An Azure application that hosts a Twilio enabled application is no different from any other Azure application. You add the Twilio .NET library and configure the role to use the Twilio .NET libraries. For information on creating an initial Azure project, see Creating an Azure project with Visual Studio.

Configure Your Application to use Twilio Libraries

Twilio provides a set of .NET helper libraries that wrap various aspects of Twilio to provide simple and easy ways to interact with the Twilio REST API and Twilio Client to generate TwiML responses.

Twilio provides five libraries for .NET developers:

Library Description
Twilio.API The core Twilio library that wraps the Twilio REST API in a friendly .NET library. This library is available for .NET, Silverlight, and Windows Phone 7.
Twilio.TwiML Provides a .NET friendly way to generate TwiML markup.
Twilio.MVC For developers using ASP.NET MVC, this library includes a TwilioController, TwiML ActionResult, and request validation attribute.
Twilio.WebMatrix For developers using Microsoft's free WebMatrix development tool, this library contains Razor syntax helpers for various Twilio actions.
Twilio.Client.Capability Contains the Capability token generator for use with the Twilio Client JavaScript SDK.

Note that all libraries require .NET 3.5, Silverlight 4, or Windows Phone 7 or later.

The samples provided in this guide use the Twilio.API library.

The libraries can be installed using the NuGet package manager extension available for Visual Studio 2010 up to 2015. The source code is hosted on GitHub, which includes a Wiki that contains complete documentation for using the libraries.

By default, Microsoft Visual Studio 2010 installs version 1.2 of NuGet. Installing the Twilio libraries requires version 1.6 of NuGet or higher. For information on installing or updating NuGet, see http://nuget.org/.

Note

To install the latest version of NuGet, you must first uninstall the loaded version using the Visual Studio Extension Manager. To do so, you must run Visual Studio as administrator. Otherwise, the Uninstall button is disabled.

To add the Twilio libraries to your Visual Studio project:

  1. Open your solution in Visual Studio.
  2. Right-click References.
  3. Click Manage NuGet Packages...
  4. Click Online.
  5. In the search online box, type twilio.
  6. Click Install on the Twilio package.

How to: Make an outgoing call

The following shows how to make an outgoing call using the CallResource class. This code also uses a Twilio-provided site to return the Twilio Markup Language (TwiML) response. Substitute your values for the to and from phone numbers, and ensure that you verify the from phone number for your Twilio account before running the code.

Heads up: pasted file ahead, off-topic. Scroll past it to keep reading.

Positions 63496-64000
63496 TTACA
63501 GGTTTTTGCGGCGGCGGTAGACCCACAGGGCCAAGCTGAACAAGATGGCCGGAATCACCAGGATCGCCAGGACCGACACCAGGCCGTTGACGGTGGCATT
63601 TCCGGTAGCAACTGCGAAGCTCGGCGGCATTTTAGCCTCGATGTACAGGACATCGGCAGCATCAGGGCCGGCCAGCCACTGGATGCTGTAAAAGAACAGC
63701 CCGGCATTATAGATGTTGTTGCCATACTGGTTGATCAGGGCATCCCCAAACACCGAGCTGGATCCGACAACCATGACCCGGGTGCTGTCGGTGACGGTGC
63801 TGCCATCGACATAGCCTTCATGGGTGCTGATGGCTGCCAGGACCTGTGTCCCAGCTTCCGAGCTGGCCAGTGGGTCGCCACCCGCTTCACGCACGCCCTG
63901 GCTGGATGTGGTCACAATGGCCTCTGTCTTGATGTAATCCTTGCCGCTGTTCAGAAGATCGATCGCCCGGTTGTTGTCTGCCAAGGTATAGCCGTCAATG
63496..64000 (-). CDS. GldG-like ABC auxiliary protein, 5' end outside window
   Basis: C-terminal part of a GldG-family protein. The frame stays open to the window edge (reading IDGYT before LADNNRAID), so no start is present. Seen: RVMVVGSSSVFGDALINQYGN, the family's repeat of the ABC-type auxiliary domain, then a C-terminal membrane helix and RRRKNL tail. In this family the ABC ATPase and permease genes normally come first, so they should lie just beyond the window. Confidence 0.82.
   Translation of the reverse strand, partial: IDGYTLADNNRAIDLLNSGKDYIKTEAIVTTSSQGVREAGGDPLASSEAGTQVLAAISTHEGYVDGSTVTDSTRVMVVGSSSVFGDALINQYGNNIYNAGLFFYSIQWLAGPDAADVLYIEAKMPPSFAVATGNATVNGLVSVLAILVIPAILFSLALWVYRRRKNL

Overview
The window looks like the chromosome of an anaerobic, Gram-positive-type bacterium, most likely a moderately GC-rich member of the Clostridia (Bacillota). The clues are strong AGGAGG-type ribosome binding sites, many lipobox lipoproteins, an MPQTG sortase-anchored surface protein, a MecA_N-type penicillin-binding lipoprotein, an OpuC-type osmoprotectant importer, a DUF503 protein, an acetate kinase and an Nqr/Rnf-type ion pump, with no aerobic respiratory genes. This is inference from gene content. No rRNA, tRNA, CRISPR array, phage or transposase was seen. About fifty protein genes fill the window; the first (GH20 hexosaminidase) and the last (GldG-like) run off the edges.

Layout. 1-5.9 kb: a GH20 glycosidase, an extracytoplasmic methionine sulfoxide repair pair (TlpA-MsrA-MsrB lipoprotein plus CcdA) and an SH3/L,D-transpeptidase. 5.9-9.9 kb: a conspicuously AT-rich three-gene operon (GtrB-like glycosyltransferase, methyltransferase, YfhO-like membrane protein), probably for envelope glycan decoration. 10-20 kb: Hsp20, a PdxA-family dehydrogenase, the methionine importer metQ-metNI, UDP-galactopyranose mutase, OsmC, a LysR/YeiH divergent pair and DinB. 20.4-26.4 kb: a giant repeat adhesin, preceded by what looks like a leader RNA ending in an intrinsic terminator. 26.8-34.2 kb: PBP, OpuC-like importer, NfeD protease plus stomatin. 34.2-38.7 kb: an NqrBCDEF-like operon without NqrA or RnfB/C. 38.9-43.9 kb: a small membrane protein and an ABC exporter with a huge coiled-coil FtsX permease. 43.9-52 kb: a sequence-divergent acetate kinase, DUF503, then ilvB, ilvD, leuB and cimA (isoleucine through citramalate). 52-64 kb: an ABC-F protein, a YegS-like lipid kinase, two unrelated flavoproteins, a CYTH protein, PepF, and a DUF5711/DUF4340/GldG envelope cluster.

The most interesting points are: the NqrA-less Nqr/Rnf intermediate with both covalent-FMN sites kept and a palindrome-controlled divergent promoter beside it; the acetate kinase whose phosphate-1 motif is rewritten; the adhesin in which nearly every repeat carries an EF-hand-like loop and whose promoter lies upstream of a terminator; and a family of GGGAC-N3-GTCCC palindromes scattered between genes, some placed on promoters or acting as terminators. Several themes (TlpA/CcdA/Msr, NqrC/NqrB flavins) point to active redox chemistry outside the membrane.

// Use your account SID and authentication token instead
// of the placeholders shown here.
const string accountSID = "your_twilio_account";
const string authToken = "your_twilio_authentication_token";

// Initialize the TwilioClient.
TwilioClient.Init(accountSID, authToken);

// Use the Twilio-provided site for the TwiML response.
var url = "http://twimlets.com/message";
url = $"{url}?Message%5B0%5D=Hello%20World";

// Set the call From, To, and URL values to use for the call.
// This sample uses the sandbox number provided by
// Twilio to make the call.
var call = CallResource.Create(
    to: new PhoneNumber("+NNNNNNNNNN"),
    from: new PhoneNumber("NNNNNNNNNN"),
    url: new Uri(url));
    }

For more information about the parameters passed in to the CallResource.Create method, see http://www.twilio.com/docs/api/rest/making-calls.

As mentioned, this code uses a Twilio-provided site to return the TwiML response. You could instead use your own site to provide the TwiML response. For more information, see How to: Provide TwiML responses from your own website.

How to: Send an SMS message

The following screenshot shows how to send an SMS message using the MessageResource class. The from number is provided by Twilio for trial accounts to send SMS messages. The to number must be verified for your Twilio account before you run the code.

// Use your account SID and authentication token instead
// of the placeholders shown here.
const string accountSID = "your_twilio_account";